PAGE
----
Citizens, behold this classic recipe of Russian cuisine that has become synonymous with opulence and grand living – and deservedly so!
Beef Stroganoff (in Russian: Бефстроганов Befstróganov) is a luxurious dish made famous by the Russian Czars, consisting of sautéed pieces of the finest beef served in an unctuous sauce based on smetana (sour cream) and the most decadent mushrooms.
Beef Stroganoff or beef Stroganov (Russian: бефстроганов befstróganov) is a Russian dish of sautéed pieces of beef served in a sauce with smetana (sour cream). From its origins in mid-19th-century Russia, it has become popular around the world, with considerable variation from the original recipe.
The dish is named after one of the members of the influential Stroganov family, and its invention has been commonly attributed to French chefs working for the family.
Elena Molokhovets’s classic Russian cookbook ‘A Gift to Young Housewives’ gives the first known recipe for Govjadina po-strogonovski, s gorchitseju, “Beef à la Stroganov, with mustard”, in its 1871 edition.
The recipe involves lightly floured beef cubes (not strips) sautéed, sauced with prepared mustard and broth, and finished with a small amount of sour cream: no onions, no mushrooms and no alcohol. A competition purported to have taken place in 1890 is sometimes mentioned in the dish’s history, but both the recipe and the name existed before then.
Another recipe, this one from 1909, adds onions and tomato sauce, and serves it with crisp potato straws, which are considered the traditional side dish for beef Stroganoff in Russia. The version given in the 1938 Larousse Gastronomique includes beef strips, and onions, with either mustard or tomato paste optional.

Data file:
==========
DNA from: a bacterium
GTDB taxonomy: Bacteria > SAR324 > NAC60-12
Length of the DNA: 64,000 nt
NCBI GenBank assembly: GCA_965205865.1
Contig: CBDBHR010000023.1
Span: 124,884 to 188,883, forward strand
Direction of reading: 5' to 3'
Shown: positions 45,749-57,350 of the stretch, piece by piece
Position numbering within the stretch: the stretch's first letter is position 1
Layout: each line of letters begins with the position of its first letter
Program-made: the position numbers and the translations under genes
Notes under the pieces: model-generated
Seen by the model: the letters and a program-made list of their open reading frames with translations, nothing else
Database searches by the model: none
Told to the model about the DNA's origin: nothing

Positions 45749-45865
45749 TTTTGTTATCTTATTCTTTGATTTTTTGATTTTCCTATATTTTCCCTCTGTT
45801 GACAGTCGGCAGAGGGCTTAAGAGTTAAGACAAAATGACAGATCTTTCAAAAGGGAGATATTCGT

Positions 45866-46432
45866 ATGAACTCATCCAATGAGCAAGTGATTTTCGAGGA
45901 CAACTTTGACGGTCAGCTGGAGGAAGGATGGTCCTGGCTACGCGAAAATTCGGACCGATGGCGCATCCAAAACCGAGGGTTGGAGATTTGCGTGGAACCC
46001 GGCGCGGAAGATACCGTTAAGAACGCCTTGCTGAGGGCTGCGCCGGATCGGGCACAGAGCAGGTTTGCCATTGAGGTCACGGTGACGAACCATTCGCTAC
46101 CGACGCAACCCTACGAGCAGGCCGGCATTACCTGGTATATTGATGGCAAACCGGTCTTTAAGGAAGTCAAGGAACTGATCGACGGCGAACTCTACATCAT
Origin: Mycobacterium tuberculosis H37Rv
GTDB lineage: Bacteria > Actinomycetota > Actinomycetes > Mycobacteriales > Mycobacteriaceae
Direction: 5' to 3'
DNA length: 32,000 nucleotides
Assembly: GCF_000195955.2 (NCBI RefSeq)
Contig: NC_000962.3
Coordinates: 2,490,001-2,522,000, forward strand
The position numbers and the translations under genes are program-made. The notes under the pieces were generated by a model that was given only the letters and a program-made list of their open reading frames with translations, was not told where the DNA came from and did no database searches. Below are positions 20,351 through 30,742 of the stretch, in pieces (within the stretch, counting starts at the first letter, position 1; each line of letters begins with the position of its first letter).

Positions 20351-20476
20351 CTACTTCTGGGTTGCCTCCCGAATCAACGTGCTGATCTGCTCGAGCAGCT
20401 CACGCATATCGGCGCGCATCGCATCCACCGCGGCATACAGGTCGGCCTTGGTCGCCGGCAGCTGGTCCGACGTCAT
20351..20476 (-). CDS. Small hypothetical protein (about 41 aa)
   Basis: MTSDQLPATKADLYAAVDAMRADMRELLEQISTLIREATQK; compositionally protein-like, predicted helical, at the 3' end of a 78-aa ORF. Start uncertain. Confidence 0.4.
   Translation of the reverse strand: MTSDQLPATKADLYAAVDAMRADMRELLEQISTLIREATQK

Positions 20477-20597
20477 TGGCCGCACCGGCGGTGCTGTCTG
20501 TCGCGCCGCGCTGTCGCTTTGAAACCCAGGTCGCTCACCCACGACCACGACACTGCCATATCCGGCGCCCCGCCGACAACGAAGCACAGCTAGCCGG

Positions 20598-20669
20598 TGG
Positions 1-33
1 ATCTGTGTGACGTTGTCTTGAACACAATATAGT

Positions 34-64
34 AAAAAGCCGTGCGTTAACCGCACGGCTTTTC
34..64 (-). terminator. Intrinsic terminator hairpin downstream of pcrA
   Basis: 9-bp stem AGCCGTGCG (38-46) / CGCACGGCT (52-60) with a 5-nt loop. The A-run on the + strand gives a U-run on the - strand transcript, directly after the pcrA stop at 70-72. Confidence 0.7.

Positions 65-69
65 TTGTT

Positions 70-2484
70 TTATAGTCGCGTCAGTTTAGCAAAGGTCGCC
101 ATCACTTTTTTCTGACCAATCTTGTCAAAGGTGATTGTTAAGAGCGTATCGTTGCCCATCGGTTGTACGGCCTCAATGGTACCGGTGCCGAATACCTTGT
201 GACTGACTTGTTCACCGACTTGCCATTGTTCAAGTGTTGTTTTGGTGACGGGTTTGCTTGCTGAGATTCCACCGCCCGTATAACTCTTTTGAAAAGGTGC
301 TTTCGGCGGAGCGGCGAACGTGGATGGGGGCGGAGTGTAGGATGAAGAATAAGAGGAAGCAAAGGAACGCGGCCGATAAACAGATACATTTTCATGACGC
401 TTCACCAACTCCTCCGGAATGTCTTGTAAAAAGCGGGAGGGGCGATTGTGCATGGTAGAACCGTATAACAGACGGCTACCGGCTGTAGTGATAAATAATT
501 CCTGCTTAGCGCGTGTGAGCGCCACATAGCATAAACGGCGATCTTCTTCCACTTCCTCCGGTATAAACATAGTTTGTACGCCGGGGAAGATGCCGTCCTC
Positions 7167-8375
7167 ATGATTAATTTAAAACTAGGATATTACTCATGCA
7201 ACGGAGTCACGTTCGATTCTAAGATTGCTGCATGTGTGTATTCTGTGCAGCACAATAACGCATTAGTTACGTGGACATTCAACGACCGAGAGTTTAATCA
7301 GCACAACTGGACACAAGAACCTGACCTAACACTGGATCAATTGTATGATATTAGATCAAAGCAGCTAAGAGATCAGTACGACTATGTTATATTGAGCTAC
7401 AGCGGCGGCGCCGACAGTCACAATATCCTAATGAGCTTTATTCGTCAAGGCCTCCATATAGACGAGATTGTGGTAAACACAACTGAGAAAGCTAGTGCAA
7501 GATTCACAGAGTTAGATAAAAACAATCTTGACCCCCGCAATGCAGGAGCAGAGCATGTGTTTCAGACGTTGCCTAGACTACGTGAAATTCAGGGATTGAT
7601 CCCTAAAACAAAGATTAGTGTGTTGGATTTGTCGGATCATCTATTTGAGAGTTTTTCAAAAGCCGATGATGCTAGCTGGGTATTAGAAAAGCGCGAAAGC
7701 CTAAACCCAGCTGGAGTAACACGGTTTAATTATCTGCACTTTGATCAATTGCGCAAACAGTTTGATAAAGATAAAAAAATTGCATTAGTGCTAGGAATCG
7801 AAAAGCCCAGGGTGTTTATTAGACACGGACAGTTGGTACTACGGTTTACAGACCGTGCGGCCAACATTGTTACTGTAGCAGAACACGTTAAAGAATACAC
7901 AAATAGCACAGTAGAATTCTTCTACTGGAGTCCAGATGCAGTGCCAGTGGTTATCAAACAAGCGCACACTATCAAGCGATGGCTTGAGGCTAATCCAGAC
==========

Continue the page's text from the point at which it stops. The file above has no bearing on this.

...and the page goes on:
After the fall of Tsarist Russia, Beef Stroganoff was popularly served in the hotels and restaurants of China before the start of World War II. Russian and Chinese immigrants, as well as US servicemen stationed in pre-Communist China, brought several variants of the dish to the United States, which may account for its popularity during the 1950s. It came to Hong Kong in the late fifties, with Russian restaurants and hotels serving the dish with rice but not sour cream.
The beef for Beef Stroganoff MUST be filet mignon – any lesser cut compromises the dish and its raison d’être – to impress! It is unabashedly rich, over-the-top with calories and deserves to be paired with the finest champagne for your most honored of guests. My version amps up the flavor quotient with a touch of optional black truffle oil, mustard, herbs and sherry in a hybrid of French and Russian touches, bringing the recipe truly full circle.
In other words – ladies and gentlemen, serve this to your special someone on Valentine’s Day! It is not at all difficult to make, but will serve to set a seductive and conducive mood for later romantic liaisons! I’d serve this with some delicious Russian rose jam as part of a sweet finish to this feast! For truly special beef, I’d recommend seeking out a top purveyor of prime meats, such as this one.
Battle on – The Generalissimo
The Hirshon Beef Stroganoff
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